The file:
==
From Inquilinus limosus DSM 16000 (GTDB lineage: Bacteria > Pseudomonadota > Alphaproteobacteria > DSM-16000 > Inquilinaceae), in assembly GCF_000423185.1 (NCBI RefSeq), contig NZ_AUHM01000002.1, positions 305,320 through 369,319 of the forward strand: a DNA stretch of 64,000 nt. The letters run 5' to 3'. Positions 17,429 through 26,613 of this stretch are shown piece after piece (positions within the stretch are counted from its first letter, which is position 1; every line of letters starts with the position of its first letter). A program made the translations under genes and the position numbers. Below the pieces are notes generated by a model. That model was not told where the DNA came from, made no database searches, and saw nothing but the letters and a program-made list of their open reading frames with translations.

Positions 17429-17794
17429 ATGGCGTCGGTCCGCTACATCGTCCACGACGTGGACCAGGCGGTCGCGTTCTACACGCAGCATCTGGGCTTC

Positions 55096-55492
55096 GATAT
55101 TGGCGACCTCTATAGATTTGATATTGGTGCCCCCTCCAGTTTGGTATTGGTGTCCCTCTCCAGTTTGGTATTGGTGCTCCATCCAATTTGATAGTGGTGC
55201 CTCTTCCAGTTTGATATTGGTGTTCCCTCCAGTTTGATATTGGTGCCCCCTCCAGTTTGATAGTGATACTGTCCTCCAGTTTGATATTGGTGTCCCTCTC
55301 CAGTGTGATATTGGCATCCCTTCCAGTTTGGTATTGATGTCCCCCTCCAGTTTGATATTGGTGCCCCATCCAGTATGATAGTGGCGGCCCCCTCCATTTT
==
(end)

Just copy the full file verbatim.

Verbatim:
From Inquilinus limosus DSM 16000 (GTDB lineage: Bacteria > Pseudomonadota > Alphaproteobacteria > DSM-16000 > Inquilinaceae), in assembly GCF_000423185.1 (NCBI RefSeq), contig NZ_AUHM01000002.1, positions 305,320 through 369,319 of the forward strand: a DNA stretch of 64,000 nt. The letters run 5' to 3'. Positions 17,429 through 26,613 of this stretch are shown piece after piece (positions within the stretch are counted from its first letter, which is position 1; every line of letters starts with the position of its first letter). A program made the translations under genes and the position numbers. Below the pieces are notes generated by a model. That model was not told where the DNA came from, made no database searches, and saw nothing but the letters and a program-made list of their open reading frames with translations.

Positions 17429-17794
17429 ATGGCGTCGGTCCGCTACATCGTCCACGACGTGGACCAGGCGGTCGCGTTCTACACGCAGCATCTGGGCTTC

Positions 55096-55492
55096 GATAT
55101 TGGCGACCTCTATAGATTTGATATTGGTGCCCCCTCCAGTTTGGTATTGGTGTCCCTCTCCAGTTTGGTATTGGTGCTCCATCCAATTTGATAGTGGTGC
55201 CTCTTCCAGTTTGATATTGGTGTTCCCTCCAGTTTGATATTGGTGCCCCCTCCAGTTTGATAGTGATACTGTCCTCCAGTTTGATATTGGTGTCCCTCTC
55301 CAGTGTGATATTGGCATCCCTTCCAGTTTGGTATTGATGTCCCCCTCCAGTTTGATATTGGTGCCCCATCCAGTATGATAGTGGCGGCCCCCTCCATTTT